Open source code allows your operating system and application stack to be recompiled for different systems.
Today, with many applications being migrated into the cloud, good performance per Watt of power usage is paramount in keeping power-costs down.
x86 traditionally has not been optimized for best per-Watt performance – Intel is catching up with Atom, especially with the BayTrail SoC for the mobile application area. For microservers Intel has introduced the C2000 “Avoton” Atom SoC.
Let’s look at a couple of alternatives for modern cloud computing.
The ARM architecture is quite big already in the mobile market, getting more and more into the desktop markets (take the Raspberry Pi for instance), and now it’s taking big strides towards servers.
ARM Contender #1: Calxeda
Calxeda developed one of the first (or maybe THE first) ARM-based server module solutions. Their design “EnergyCore ECX-1000” is based on 4 x ARMv7 Cortex A9 cores (32 bit), running at 1.1 – 1.4 GhZ.
Each board has one memory slot for up to 4 GB of RAM (remember, 32 bit!), and four SATA ports per socket, and five 10 GBit/s on-board LAN-ports. They were specified at 1.5 W power usage per core, and 5 W per node.
It was planned originally by Calxeda to produce a “Midway” chip, which would allow for 40 bit memory addressing. Being socket compatible with the ECX-1000’s, the chip would have allowed to address 16 GB of memory.
According to this article, Calxeda was looking to provide a 15 – 20 x price/performance advantage over “traditional” server processors. This article claims Calxeda was also looking at a 5x – 10x performance / Watt increase.
Dell has built a server based on the Calxeda board architecture and donated it to the Apache Software foundation, so they can tweak Apache, Hadoop, Cassandra, … for the architecture. In this server architecture, up to 360 ECX-1000 nodes can be put in a 4U chassis.
HP has also tested the waters with it’s experimental Redstone ARM Server, based on Calxeda technology. It allows up to 288 ECX-1000 nodes in 4U rack space.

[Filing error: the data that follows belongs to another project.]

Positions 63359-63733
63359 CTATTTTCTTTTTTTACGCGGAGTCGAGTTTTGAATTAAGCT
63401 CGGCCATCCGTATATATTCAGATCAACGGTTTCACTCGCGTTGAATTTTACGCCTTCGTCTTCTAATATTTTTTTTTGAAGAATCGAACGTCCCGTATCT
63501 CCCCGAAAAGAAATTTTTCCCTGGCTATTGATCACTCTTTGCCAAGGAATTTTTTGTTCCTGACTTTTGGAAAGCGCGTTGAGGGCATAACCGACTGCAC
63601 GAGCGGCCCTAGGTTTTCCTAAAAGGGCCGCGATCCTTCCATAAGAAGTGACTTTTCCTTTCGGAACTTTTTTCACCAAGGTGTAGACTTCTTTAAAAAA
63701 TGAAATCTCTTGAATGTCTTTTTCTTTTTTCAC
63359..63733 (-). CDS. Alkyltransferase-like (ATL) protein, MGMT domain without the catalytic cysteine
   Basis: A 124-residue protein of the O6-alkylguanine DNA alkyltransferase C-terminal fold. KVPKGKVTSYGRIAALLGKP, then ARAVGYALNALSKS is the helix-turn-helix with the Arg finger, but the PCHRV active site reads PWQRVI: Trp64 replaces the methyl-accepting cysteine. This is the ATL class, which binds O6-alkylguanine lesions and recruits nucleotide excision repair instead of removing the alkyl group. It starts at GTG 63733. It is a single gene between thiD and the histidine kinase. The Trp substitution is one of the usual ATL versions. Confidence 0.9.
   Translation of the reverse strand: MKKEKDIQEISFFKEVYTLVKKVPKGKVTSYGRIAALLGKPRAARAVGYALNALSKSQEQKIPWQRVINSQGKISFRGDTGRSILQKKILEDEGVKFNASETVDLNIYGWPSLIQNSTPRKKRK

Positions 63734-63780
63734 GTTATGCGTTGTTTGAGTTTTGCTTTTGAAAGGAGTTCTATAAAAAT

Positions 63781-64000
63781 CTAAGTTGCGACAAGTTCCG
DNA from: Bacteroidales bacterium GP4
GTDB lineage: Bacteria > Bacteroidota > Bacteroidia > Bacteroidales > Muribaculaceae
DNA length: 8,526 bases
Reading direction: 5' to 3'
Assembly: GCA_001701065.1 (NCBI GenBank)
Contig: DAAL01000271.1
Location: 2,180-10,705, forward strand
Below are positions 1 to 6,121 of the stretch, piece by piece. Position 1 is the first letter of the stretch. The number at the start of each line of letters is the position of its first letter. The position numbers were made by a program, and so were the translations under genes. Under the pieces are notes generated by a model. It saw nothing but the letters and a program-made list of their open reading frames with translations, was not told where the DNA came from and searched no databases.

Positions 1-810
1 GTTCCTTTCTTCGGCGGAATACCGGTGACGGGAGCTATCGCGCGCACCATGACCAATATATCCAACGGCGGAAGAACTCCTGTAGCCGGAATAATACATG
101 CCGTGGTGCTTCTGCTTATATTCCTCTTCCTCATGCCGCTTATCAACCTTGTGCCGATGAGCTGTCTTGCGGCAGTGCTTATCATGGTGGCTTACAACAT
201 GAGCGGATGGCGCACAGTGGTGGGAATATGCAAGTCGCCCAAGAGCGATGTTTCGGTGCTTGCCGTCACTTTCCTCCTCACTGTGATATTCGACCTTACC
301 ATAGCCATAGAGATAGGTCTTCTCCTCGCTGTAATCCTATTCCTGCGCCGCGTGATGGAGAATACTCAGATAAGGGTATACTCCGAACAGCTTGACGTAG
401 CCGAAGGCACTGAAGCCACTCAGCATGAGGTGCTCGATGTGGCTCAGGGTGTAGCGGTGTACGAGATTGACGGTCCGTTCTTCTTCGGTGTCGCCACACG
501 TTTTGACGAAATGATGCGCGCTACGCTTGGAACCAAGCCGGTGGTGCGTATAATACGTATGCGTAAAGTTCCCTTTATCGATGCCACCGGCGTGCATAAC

Avantek announced machines based on the Calxeda architecture at the end of 2012, with a 3U base machine (four x ECX-1000 cards, some disk drives) weighing in at about 4000 GBP (~ about 4900 €), and a fully “loaded” machine with 48 cards, giving 192 Cores and 192 GB of memory, mix of disk and flash at about 40.000 GBP (~ about 49.000 €). Here’s Avantek’s info page, which also has a comparison to Xeon E5450 on it.
“Ten times the performance at the same power in the same space”.
Calxeda ran out of money in mid-December 2013, and it looks as though they are shutting down operations. The intellectual property may very well be bought by Dell or HP. It had roughly 125 employees by the time the news hit, and they had raised about 90 – 100 Million $ in venture funding. (Have a look at the article to see an actual Calxeda card, with the SATA ports next to each core). Calxeda was also backed by ARM Holdings Inc.
Tilera has it’s own RISC based design (non-ARM), including many cores (up to 72) in one SoC, interconnected with the “iMesh” non-blocking interconnect, with “Terabits of on-chip bandwidth”. The cores can be programmed in ANSI C/C++ or JAVA. Linux runs on the system – support for the Tilera architecture was added in October 2010, with ver. 2.6.36 of the Linux kernel. The CPU series itself was launched in October 2011.
Facebook claimed, that in their tests the Tilera architecture was about four times more power efficient than the Intel X86 architecture. They ran memcached
Router & Wireless company MikroTik has a product called “Cloud Core Router” which is based on a 36 core Tilera CPU. To give you an idea of it’s cost: the router retails (depending on the version) for about 1000 € including VAT.
Have a look at this page to see the Cloud Core Router. Tilera has also some evaluation platforms of their own.
ARM Contender #2: Marvell ARMADA XP